Zachary Guiliano is a Ph.D. candidate in medieval history at St. John’s College (University of Cambridge) and a Gates Cambridge Scholar. His academic interests include patristic exegesis, the relationship between the Church and political authority, and the role of scriptural interpretation (particularly allegorical exegesis) in ethical formation. His current research intersects with all these topics, as it examines the use of scriptural commentaries promulgated by royal and ecclesiastical elites during the Carolingian period, with an emphasis on the reception of the Venerable Bede’s exegesis.
Before his arrival at Cambridge, Zachary completed his B.A. in biblical studies at Evangel University, and he earned his M.Div. at Harvard Divinity School. During his time at Harvard, he served as the Kellogg Fellow at the Episcopal Chaplaincy at Harvard, preaching regularly and providing opportunities for Christian formation. He is the author of several articles and short essays, as well as co-editor, with Charles M. Stang, of The Open Body: Essays in Anglican Ecclesiology (Peter Lang, 2012), which appears in the new Studies in Episcopal and Anglican Theology series, edited by C.K. Robertson.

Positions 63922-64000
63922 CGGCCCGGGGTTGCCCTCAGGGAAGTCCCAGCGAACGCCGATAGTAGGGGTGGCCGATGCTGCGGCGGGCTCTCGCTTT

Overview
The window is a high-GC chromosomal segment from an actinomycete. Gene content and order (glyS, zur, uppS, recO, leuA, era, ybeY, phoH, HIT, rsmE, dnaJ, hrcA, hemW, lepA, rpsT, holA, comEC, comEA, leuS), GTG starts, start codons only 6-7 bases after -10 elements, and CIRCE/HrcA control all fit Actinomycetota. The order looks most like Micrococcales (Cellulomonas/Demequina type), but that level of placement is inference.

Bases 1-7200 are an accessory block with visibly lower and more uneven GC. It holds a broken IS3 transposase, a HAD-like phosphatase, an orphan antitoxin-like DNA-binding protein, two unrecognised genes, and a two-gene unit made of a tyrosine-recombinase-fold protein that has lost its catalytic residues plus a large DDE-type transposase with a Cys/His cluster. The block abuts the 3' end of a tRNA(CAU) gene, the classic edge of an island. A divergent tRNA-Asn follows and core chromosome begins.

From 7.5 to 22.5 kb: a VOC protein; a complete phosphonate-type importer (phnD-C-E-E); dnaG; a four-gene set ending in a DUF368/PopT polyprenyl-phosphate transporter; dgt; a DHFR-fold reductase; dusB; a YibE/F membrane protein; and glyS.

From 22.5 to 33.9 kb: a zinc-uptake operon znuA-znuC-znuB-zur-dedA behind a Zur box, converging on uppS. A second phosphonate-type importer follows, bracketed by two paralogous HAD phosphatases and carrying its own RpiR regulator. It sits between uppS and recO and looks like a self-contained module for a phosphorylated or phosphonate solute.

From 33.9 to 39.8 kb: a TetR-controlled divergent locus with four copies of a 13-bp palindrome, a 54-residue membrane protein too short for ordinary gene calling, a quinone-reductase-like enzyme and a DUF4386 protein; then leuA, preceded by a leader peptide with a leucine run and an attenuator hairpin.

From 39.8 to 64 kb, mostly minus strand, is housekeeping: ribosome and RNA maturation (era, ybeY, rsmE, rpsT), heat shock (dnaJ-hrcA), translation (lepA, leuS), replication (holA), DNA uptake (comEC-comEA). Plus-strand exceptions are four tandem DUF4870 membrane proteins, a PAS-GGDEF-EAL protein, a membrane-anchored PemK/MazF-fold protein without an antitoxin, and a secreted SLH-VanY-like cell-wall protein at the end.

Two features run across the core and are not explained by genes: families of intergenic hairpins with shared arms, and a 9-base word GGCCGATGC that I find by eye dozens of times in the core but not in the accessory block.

He and his wife, Melissa, are natives of Peoria, Illinois, that most normal of American towns. They made their way to Anglicanism and the Episcopal Church via a long pilgrimage through nearly every other Christian denomination, beginning with the Assemblies of God, a process which has given them a healthy regard for ecumenism, a love for good liturgy, and a significant appetite for theological discussion. They are, as well, studied practitioners of the culinary arts.